Circuits and Electronics with Raspberry Pi & Arduino: Dive into the electrifying world of circuitry. Learn the fundamentals of electrical engineering, decipher schematic diagrams and build working circuits. Harness your creativity as you dismantle computer parts and assemble wire breadboards and master electronic prototyping. Learn the ins and outs of a microcontrollers by programming sensors and wireless devices. Build simple machines that can synchronize music to Christmas lights to building a Linux Server for home automation. Make a variety of cool projects using Raspberry Pi or Arduino. You'll learn how Pi or Arduino works, how to work with Raspbian Linux on the Pi or Arduino programming software, and how to design and create electronic circuits, wearable sensors, and wireless devices. Learn how to program your creations with programming languages like Scratch, Java and Python. And lastly, learn the process of circuit board design and manufacturing. How flow soldering works and learn to solder for prototyping and rework. The class will visit at least one major circuit board manufacture.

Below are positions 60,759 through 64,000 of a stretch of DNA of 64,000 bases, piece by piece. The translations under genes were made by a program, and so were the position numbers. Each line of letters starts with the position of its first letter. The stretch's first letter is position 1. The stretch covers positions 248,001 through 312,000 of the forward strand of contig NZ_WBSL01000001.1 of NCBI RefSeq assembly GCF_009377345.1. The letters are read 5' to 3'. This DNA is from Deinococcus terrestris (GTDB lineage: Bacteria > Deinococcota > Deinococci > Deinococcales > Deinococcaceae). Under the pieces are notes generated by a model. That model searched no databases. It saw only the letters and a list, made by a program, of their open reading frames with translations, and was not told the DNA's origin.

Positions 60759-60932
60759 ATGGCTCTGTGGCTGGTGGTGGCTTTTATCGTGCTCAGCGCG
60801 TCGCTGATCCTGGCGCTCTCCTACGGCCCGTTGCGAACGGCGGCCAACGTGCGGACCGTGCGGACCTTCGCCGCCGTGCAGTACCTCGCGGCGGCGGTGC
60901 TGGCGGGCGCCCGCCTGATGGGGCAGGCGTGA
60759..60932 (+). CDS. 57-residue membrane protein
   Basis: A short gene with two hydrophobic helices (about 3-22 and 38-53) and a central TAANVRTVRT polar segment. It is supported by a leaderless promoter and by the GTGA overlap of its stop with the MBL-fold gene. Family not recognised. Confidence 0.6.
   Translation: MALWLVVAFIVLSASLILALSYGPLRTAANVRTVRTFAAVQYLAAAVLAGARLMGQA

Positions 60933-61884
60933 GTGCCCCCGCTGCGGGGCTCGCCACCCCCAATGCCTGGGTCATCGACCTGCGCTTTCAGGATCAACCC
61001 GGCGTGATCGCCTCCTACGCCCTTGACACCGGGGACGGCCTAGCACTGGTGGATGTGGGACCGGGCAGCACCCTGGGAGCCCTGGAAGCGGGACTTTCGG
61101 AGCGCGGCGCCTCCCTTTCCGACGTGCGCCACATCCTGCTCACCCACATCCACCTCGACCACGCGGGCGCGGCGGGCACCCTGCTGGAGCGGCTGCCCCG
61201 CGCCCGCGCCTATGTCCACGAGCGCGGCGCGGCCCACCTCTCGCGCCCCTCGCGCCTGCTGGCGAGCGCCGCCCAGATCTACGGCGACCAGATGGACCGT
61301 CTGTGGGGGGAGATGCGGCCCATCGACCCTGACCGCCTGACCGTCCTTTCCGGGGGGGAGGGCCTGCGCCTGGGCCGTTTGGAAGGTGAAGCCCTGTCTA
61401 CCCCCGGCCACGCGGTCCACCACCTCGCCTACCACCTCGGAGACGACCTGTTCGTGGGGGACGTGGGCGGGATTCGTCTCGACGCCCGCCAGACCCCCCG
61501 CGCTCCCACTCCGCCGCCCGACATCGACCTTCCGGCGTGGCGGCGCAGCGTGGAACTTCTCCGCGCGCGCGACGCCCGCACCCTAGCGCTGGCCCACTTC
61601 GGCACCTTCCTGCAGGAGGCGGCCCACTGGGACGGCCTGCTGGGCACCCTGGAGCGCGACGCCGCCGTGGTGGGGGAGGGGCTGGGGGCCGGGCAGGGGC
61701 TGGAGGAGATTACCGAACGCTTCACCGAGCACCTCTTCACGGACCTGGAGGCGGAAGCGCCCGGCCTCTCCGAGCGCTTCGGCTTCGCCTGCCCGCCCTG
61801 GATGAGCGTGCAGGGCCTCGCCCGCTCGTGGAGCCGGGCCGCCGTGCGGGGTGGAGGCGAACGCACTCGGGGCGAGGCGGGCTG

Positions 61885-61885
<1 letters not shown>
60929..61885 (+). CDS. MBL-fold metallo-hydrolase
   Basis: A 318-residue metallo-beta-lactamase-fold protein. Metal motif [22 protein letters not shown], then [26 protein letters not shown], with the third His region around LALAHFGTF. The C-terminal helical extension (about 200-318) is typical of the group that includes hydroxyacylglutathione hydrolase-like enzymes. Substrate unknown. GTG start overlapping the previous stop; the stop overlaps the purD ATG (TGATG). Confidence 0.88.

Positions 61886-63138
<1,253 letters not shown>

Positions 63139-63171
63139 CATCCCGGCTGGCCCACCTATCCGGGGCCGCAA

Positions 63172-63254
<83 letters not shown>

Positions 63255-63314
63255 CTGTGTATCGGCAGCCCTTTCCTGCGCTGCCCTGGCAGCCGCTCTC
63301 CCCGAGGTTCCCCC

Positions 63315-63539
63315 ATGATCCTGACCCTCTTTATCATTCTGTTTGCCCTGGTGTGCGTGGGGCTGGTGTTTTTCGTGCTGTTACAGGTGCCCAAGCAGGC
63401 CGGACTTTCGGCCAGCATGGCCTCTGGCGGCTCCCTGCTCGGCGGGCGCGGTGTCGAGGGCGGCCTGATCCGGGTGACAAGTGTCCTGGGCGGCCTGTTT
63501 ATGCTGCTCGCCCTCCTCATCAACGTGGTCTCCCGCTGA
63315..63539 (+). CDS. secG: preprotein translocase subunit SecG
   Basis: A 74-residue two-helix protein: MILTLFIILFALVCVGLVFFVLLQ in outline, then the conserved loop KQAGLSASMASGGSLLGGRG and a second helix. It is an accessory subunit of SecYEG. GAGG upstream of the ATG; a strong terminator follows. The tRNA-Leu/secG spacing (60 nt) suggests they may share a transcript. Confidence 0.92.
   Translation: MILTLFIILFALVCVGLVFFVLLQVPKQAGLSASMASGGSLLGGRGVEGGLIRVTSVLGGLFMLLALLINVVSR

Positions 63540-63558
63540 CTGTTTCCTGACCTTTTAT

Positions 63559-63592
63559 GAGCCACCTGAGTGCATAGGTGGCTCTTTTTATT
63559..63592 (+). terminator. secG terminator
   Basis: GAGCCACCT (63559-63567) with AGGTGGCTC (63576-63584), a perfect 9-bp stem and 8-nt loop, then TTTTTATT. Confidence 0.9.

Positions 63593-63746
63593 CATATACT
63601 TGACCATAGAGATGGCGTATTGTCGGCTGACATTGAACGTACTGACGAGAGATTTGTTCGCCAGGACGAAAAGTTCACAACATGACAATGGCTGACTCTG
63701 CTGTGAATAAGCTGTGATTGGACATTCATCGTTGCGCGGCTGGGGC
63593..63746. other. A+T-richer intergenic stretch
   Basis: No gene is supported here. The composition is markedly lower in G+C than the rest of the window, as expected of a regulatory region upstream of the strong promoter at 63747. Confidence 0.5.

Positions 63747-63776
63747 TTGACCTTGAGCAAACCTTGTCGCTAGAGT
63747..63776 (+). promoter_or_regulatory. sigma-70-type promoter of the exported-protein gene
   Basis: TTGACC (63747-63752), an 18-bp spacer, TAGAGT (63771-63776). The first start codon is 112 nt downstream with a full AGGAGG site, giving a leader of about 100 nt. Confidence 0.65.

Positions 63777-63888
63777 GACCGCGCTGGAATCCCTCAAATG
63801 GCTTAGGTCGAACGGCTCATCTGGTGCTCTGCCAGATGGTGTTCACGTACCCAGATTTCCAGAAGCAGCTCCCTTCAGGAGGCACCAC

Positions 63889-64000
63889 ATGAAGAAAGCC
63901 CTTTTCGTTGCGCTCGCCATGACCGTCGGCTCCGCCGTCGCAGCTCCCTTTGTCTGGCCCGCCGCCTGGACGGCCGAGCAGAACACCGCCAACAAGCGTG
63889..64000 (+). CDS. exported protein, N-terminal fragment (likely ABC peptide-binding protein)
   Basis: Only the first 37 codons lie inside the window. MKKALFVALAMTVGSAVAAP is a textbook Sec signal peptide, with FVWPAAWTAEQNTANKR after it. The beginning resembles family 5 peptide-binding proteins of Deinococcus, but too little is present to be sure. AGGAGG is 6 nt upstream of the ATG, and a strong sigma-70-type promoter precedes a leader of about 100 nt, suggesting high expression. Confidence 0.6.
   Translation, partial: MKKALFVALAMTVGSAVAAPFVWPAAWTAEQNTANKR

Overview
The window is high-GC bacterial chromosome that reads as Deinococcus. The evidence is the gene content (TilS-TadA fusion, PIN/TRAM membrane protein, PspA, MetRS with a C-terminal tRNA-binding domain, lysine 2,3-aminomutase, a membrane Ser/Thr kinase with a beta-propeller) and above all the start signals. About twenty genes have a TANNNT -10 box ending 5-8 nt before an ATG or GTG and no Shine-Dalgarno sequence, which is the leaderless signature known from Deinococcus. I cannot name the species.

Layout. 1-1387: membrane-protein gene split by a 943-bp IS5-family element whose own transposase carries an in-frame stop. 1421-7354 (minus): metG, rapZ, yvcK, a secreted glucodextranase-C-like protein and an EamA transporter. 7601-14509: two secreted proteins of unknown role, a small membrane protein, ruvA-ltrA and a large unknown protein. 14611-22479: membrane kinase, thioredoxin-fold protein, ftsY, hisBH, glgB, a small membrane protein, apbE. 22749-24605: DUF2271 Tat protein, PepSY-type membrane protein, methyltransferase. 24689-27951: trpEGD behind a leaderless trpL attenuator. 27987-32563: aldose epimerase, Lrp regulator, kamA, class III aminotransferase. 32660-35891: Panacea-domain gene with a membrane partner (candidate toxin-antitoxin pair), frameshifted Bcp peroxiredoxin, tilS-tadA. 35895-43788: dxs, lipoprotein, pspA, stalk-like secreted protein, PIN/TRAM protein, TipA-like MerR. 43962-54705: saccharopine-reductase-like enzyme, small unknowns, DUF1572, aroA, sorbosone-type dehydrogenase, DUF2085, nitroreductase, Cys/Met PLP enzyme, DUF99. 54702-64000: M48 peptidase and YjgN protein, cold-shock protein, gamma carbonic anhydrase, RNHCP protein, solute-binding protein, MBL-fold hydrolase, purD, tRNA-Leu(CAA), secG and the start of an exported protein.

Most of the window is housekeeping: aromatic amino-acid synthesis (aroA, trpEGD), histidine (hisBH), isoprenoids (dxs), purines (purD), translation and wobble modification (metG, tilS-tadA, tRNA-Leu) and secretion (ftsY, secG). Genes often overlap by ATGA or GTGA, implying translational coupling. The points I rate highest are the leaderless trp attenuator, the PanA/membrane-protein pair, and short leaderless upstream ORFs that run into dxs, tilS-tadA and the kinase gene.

Web Design: Can you think of any company that does not have a web presence? Or any teen not having a social media presence? Students working individually and in teams will plan, design, and create a web or blog site. They will then use this site to showcase their web projects. The optimal way for students to learn basic web design skills is to learn how to hand-code valid HTML and CSS, without the use of advanced tools such as Dreamweaver, or WordPress. Returning students or students who can show knowledge of general HTML and CSS may use a GUI web design program. When students graduate and take jobs in digital content creation or any job that involves digital media, the knowledge of how data is structured on the web and the skill to modify it becomes invaluable.
Personal Path Coding: We hear a lot about coding, programming languages and ... well, we kinda know they make the internet tick. But what does coding really do? How do you get started? If you have a little Python or Java under your belt, where do you go next? In this class, using a wide variety of online resources, students will have the opportunity to dip their toes into coding, or to dive in head first. Mr. Casey will start by asking each student what he/she knows about coding, and where he/she would like to go. Beginners will start on an introductory path, working on basics and building blocs. More advanced students will develop a learning plan and goals, and then chase them as far as they can with teacher guidance. All students will have an opportunity to share their work at the end of the course.